Tigor is an organic farming consultant working with farmers all over Indonesia. The photos of this article are from natural pig rearing training programs conducted with local people in Papua and in Makassar (Ujung Padang), Sulawesi.
Although the majority of Indonesians are Muslim and do not eat pork, there are also large populations of non-Muslims all around the country. Pigs play an important role in their culture and traditions (especially in Papua) and the raising of pigs is a viable source of income.
While this article focuses on pig rearing, Tigor is expert in multiple organic farming methods for raising livestock and producing all varieties of crops, vegetables, and fruits. His training, which focuses on building self-reliance by sustainable use of locally available resources, reaches people of all religions, languages, and cultures.
Cutting up fruits for pig feed - papayas / bananas
for ~120 kg of feed
60 kg Local leaves - usually Tigor uses kangkong, papaya leaves, spinach
~10 kg* Fruits**
5 kg Salt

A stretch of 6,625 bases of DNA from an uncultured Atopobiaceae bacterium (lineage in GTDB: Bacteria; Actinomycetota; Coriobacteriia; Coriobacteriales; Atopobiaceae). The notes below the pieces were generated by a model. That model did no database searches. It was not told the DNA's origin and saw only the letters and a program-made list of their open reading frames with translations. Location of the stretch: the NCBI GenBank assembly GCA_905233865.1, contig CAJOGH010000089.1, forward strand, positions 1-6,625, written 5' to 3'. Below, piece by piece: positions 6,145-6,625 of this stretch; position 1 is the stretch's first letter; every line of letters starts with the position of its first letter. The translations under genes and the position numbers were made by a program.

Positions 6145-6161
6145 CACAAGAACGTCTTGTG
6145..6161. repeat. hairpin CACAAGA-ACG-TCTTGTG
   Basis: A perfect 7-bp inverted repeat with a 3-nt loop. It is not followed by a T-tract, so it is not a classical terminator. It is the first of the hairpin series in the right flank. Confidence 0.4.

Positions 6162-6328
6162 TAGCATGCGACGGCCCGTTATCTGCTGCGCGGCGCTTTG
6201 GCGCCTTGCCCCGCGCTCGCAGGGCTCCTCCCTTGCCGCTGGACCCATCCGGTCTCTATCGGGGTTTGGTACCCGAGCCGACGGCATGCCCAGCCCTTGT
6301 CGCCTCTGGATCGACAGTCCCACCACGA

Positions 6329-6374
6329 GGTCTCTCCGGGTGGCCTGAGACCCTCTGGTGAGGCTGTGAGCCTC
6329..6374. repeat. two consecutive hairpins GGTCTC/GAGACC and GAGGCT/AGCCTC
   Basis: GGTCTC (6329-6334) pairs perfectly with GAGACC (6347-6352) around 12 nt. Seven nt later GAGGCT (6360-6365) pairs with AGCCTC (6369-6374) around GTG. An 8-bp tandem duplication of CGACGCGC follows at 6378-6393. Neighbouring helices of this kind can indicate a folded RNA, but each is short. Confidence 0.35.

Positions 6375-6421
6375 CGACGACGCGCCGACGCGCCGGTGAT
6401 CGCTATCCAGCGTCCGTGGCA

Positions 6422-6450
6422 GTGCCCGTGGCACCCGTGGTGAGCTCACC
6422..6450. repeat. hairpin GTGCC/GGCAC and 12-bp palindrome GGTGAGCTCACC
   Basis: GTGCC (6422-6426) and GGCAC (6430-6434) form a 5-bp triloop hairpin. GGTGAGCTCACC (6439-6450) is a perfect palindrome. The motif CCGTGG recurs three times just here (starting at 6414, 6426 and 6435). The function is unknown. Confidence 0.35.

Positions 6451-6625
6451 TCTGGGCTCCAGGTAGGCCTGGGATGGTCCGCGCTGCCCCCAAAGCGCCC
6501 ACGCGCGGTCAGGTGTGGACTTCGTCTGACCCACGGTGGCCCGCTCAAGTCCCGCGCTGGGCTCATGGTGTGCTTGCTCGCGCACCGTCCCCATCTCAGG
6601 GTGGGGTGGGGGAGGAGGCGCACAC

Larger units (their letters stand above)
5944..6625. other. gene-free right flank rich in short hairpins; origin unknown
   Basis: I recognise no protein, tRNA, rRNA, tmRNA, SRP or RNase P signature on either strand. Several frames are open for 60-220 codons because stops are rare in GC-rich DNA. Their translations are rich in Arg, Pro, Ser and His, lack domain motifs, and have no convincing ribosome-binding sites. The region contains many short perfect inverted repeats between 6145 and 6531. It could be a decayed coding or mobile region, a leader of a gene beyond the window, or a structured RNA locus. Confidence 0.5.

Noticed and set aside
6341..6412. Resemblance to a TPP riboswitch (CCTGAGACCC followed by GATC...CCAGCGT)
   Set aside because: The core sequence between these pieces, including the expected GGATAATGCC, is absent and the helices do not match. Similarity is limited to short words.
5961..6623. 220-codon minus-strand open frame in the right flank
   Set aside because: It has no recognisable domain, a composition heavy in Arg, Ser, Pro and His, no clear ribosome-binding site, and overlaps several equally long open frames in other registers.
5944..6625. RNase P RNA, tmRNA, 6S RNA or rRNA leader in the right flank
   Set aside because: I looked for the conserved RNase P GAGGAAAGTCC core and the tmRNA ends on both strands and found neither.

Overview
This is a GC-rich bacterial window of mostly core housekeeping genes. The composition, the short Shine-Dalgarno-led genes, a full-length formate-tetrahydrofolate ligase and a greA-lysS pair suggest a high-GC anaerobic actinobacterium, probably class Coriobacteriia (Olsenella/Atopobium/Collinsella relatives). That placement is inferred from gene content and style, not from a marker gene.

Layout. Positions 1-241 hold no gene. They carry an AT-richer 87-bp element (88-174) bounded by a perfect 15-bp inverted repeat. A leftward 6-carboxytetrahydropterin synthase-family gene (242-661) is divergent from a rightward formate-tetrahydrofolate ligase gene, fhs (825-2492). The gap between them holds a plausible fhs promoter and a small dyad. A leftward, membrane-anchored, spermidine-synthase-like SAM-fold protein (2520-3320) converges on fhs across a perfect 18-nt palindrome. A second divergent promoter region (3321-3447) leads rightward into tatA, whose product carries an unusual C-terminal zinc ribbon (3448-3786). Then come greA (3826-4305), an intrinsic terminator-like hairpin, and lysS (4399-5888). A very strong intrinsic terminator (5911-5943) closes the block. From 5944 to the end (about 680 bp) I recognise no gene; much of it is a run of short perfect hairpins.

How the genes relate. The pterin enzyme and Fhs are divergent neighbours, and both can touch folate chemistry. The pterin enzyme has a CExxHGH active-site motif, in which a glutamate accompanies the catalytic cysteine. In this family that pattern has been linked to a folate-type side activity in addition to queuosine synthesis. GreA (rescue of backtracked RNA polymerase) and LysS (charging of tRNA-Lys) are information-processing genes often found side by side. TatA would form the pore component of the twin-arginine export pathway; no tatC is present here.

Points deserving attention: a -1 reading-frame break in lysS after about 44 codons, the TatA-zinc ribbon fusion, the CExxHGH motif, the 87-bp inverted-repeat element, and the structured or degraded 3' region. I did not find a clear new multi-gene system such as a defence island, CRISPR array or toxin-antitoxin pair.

3 kg Charcoal
1 kg Soil
31 kg Rice husk
*Amount ~10kg:10kg is a rough estimate, calculated at 10% of the body weight of the pigs for each fruit
**Kinds of fruits: Any fruit available in the area can be used. In these photos, Tigor is mixing in papayas and bananas because they are in season. He also uses fruits and vegetables from the market which are low quality or becoming rotten, such as tomotos and carrots.
Ferment the leaves and fruits separately
Cut leaves and fruits into small pieces
Add brown sugar and mix until the leaves or fruit look shiny
Put it in a bucket; do not fill to the top, there must be a few centimeters of air space
Cover with cardboard, not plastic or newsprint, and seal the top tightly; it is essential that the containers and coverings keep out light
Store in a dark place, not exposed to light, for 3 to 7 days - in tropical places 3 days is usually long enough